Young Wives\’ Tale Film Details
Overview: A post-war housing crisis leaves a shy woman to share a house with two couples. Comic situations arise as the new lodger becomes infatuated with one of the husbands.
Review: Joan Greenwood (Sabina Pennant), Nigel Patrick (Rodney Pennant), Derek Farr (Bruce Banning), Guy Middleton (Victor Manifold), Athene Seyler (Nanny Gallop), Helen Cherry (Mary Banning), Audrey Hepburn (Eve Lester), Fabia Drake (Nurse Blott), Irene Handl, Joan Sanderson (nurses — Regents Park), Selma Vaz Dias (Ayah), Jack McNaughton (taxi driver), Brian Oulton (man in pub), Carol James (Elizabeth). Director: HENRY CASS. Screenplay: Anne Burnaby. Based on the 1949 stage play by Ronald Jeans. Photography: Erwin Hillier. Film editor: E. Jarvis. Music composed by Philip Green, played by the Associated British Studio Orchestra, conducted by Louis Levy. Art director: Terence Verity. Make-up: Bob Clark. Hair styles: A. G. Scott. Set continuity: Thelma Orr. Camera operator: Norman Warwick. Scenario editor: Frederic Gottfurt. Production manager: William A. Whittaker. Sound recording director: Harold V. King. RCA Sound System. Producer: Victor Skutezky. Copyright 15 August 1952 by Stratford Pictures Corp. New York opening at the Paris: 3 November 1952. U.S. release through Stratford: 9 June 1952. Made by Associated British Picture Corp., London. Released in the U.K. through Associated British-Pathe: 12 November 1951. Australian release through 20th Century-Fox: 23 April 1953 (sic). 7,108 feet. 79 minutes. SYNOPSIS: The housing shortage causes two families to share the one house. COMMENT: Little more than a photographed stage play. Only the slightest bit of opening-out is attempted. The core of the script is indifferent, with humor of the most basic and elementary slapstick and the usual stage caricatures. Nigel Patrick plays the bumbling, fall-over-anything-and-everything dad; Joan Greenwood the put-upon housewife who yearns to be glamorous; Guy Middleton once again cast as a ridiculously obvious would-be seducer; Helen Cherry is the toughie with a job; while Derek Farr essays the mild-mannered spouse; Athene Seyler does her bit as a doting nanny; while last but certainly not least in this second-rate company, Audrey Hepburn appears as a man-shy butterfly. Yes, I realize Audrey’s presence is the main reason anyone would want to see this film, but be warned her role is small, though it does run through the whole play. In fact she has a couple of scenes and even a few close-ups. Although she acts in her usual prissy style (more so, if anything), she is neither flatteringly photographed nor costumed. Still fans will not have any trouble recognizing her. You can close your eyes even. That too-too upper- echelon voice and that arch dialogue delivery is an absolute trademark. Three or four very mild jokes enliven the single plot twist (the boofhead nanny gets the two couples confused) before an ineptly staged slapstick finale finally puts both audience and cast out of their misery. Cass’s direction is surprisingly pedestrian. He’s supposed to be a first-class and totally experienced Joe, but I wouldn’t even engage him to direct traffic in a one-way street. Photography and other credits are also distinctly second class; and production values rate definitely way below economy class.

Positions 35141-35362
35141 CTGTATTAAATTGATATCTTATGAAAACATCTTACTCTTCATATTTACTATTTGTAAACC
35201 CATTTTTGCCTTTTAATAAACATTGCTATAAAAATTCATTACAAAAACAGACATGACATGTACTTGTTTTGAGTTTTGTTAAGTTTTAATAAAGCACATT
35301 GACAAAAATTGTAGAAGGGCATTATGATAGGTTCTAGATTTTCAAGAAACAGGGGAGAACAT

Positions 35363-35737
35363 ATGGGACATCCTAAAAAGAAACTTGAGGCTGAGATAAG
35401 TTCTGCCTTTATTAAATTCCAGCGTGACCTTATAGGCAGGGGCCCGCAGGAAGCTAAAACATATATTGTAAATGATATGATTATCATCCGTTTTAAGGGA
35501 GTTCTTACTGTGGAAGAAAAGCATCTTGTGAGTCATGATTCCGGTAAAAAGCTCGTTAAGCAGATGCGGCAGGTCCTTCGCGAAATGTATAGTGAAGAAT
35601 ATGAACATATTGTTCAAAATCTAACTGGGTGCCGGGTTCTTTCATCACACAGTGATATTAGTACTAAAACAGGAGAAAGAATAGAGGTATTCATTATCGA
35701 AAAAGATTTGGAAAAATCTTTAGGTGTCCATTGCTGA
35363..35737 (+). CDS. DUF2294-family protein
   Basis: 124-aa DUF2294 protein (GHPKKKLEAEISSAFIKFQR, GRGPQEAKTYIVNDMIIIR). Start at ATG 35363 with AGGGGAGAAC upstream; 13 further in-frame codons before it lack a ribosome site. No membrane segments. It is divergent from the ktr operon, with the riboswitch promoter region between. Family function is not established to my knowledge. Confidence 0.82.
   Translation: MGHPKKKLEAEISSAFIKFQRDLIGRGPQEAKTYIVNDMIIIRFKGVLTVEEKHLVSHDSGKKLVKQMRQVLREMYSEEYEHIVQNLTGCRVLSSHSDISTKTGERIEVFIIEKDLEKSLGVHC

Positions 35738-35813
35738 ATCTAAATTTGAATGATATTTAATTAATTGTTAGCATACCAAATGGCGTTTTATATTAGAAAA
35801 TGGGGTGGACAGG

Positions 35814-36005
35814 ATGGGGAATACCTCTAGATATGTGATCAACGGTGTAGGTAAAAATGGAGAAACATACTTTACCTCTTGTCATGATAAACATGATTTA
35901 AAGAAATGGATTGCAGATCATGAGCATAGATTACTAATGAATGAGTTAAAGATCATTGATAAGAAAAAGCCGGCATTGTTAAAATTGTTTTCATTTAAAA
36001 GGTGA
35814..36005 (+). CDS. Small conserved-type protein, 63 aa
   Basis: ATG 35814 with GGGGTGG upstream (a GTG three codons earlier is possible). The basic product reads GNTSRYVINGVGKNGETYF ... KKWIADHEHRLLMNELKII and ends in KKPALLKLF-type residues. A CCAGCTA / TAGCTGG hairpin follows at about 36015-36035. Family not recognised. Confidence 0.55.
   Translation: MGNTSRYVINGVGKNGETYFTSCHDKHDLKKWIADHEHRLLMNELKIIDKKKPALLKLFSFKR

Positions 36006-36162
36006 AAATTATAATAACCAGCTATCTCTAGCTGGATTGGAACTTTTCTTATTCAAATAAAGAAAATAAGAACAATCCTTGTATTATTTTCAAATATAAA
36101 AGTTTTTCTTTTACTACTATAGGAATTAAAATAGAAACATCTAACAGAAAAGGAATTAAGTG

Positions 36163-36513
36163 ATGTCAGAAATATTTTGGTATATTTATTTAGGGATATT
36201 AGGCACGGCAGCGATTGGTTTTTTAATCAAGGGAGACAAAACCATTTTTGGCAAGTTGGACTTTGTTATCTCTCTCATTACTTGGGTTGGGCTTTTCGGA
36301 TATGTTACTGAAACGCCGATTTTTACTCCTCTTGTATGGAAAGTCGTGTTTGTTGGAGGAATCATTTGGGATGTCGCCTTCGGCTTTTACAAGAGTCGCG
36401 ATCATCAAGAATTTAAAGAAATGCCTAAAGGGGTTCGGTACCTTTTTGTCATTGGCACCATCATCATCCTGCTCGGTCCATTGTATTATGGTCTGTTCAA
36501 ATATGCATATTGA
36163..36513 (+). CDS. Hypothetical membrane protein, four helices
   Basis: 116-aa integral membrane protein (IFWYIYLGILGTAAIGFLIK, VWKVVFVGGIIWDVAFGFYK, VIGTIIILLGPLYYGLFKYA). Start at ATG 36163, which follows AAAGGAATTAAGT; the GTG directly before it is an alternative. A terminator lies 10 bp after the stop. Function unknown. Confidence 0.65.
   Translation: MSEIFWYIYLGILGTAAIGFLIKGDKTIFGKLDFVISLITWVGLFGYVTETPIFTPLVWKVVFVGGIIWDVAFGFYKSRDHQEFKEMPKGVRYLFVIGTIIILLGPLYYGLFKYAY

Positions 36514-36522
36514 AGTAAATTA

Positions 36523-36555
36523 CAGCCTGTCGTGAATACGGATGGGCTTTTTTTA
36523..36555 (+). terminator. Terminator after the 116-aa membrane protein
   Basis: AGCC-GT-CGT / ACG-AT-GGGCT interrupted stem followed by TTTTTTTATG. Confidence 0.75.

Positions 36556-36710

Duration: 79 min
Genre: Comedy, Romance
Also known as: Stokkete ekteskap,Historia de unas jóvenes esposas,Young Wives’ Tale,Tauschzentrale für Ehepartner,Opowieści młodych żon,Sellaisia ovat naiset,Ung frues eskapade,I husnødens dager,Racconto di giovani mogli,Gift på vift,Mit Küchenbenutzung